The U.S. government is funding research to show that Confederate symbols prompt a negative physiological response in black people, information some believe will be helpful in lawsuits aimed at removing them.
Jackson State University received $420,000 in grant funds, some from the National Science Foundation, to delve deeper into the physiological responses of black people to Confederate imagery after initial research allegedly revealed negative reactions, the Jackson Free Press reports.
Political science professor D’Andra Orey concocted a study that blends biology and politics by measuring the heart rate of participants, and how much they sweat, when shown different images like a t-shirt with the Confederate flag, or the Mississippi state flag that contains the Confederate flag.
The reactions are compared to responses to “happy images” like penguins or exposure to blank images, and an initial pilot study of black faculty and students at JSU allegedly showed the Confederate images produce a negative physical reaction.
“When you see the flag, and you start sweating, that fits with the sympathetic nervous system,” Orey said. “When people have a negative response to these particular images, that means that it impacts them negatively, which is physiologically.”
The research comes amid a raging debate in Mississippi over the state flag, which contains the Confederate battle flag in the upper left corner. The Mississippi Sons of Confederate Veterans have struggled to keep the flag as is despite mounting pressure from social justice advocates demanding a change.
Most recently, Grenada-based attorney Carlos Moore sued Gov. Phil Bryant over the state flag, claiming it is both unconstitutional and negatively impacted his health by raising his blood pressure. U.S. District Judge Carlton Reeves threw out the case, but Moore appealed to the 5th U.S. Circuit Court of Appeals, the Free Press reports.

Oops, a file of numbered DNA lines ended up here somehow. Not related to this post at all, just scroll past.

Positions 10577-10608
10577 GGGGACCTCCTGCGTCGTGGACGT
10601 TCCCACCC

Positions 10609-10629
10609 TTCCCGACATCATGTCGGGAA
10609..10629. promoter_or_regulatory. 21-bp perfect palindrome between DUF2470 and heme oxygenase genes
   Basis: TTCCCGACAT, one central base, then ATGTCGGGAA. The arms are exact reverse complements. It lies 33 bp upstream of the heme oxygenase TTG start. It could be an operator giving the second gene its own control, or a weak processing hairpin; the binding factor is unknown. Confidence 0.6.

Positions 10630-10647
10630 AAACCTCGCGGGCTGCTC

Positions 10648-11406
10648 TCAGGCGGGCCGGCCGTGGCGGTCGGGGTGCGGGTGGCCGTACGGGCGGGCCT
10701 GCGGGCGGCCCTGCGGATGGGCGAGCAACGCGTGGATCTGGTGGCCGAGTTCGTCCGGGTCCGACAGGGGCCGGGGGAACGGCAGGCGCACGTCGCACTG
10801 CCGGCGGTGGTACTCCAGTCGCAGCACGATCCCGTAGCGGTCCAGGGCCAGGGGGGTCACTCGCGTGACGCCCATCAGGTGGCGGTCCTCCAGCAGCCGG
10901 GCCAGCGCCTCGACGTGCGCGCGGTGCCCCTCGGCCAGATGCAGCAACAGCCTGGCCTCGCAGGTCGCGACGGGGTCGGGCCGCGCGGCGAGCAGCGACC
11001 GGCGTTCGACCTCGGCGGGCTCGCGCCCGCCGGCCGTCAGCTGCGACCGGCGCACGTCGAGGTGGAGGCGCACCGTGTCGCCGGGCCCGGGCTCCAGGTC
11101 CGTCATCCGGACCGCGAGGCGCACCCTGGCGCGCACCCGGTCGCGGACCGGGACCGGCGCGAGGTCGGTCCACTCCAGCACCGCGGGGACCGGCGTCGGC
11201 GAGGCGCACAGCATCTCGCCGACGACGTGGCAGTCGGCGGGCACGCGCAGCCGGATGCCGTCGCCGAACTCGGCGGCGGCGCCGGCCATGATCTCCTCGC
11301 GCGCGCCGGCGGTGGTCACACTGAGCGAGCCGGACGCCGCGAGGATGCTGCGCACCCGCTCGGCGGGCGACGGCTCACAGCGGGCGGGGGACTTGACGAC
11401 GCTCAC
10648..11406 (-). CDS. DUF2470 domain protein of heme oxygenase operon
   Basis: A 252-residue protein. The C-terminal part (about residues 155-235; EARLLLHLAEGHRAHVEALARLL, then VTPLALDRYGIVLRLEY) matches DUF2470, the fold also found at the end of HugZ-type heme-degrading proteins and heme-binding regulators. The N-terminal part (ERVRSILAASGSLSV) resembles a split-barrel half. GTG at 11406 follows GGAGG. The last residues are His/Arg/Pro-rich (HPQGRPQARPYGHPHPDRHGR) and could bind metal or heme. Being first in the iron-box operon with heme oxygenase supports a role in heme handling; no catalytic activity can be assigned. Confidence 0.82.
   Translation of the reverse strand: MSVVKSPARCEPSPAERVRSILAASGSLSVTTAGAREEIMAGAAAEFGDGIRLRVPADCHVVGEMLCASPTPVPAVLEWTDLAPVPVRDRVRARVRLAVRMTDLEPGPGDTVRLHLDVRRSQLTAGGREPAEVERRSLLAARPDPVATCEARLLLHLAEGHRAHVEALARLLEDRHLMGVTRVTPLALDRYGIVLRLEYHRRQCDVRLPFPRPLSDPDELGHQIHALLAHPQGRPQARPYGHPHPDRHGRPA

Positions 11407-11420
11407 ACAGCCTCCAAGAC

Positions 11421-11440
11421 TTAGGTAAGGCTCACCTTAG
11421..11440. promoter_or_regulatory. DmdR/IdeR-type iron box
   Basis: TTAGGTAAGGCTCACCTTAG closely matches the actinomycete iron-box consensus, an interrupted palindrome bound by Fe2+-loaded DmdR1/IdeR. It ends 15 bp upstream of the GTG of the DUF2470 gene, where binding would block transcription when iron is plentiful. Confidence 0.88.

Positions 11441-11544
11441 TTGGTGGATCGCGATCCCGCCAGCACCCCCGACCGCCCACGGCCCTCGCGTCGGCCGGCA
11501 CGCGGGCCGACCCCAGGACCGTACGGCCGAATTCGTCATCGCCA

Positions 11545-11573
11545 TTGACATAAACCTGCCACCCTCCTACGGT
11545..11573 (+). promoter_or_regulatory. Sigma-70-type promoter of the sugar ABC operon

The lawsuit was dismissed mostly because Moore could not prove harm from the flag, but Orey’s research could change that.
“We’re actually trying to see if this negative physiological response can be measured into an injury or can be captured as an injury,” he said.
“They can say it bothers them, and then it doesn’t register in their physiological response while others (can) say, ‘it doesn’t bother me, I’m immune to it … but I get (physiologically) pissed off every time I see it,” Orey said.
In Moore’s case, Reeves ruled that he did now show a “cognizable legal injury” as a result of viewing the state flag, but acknowledged ties between the Confederate battle flag symbol and the state’s history of slavery. The ruling makes it clear that regardless of whether the flag makes Moore uncomfortable, there’s no constitutional protections for anxiety from state symbols.
According to CBS News:
Mississippi has used the same flag since 1894. Its upper left corner has the Confederate battle emblem – a red field topped by a blue X dotted with 13 white stars. Voters chose to keep the banner in a 2001 referendum. It’s the last state flag in the nation to prominently feature the emblem.
Like other Confederate symbols, the Mississippi flag has come under increased scrutiny since the June 2015 killings of black worshippers in South Carolina. The white man charged in that case had posed with the Confederate battle flag in photos published online. Several cities and counties and seven of Mississippi’s eight public universities have stopped flying the state flag.
“Moore’s arguments are phrased as constitutional claims, yet his allegations of physical injuries suggest that he is making an emotional distress tort claim,” Reeves wrote. “To succeed in constitutional litigation, however, Moore needs to identify that part of the Constitution which guarantees a legal right to be free from anxiety at State displays of historical racism. There is none.”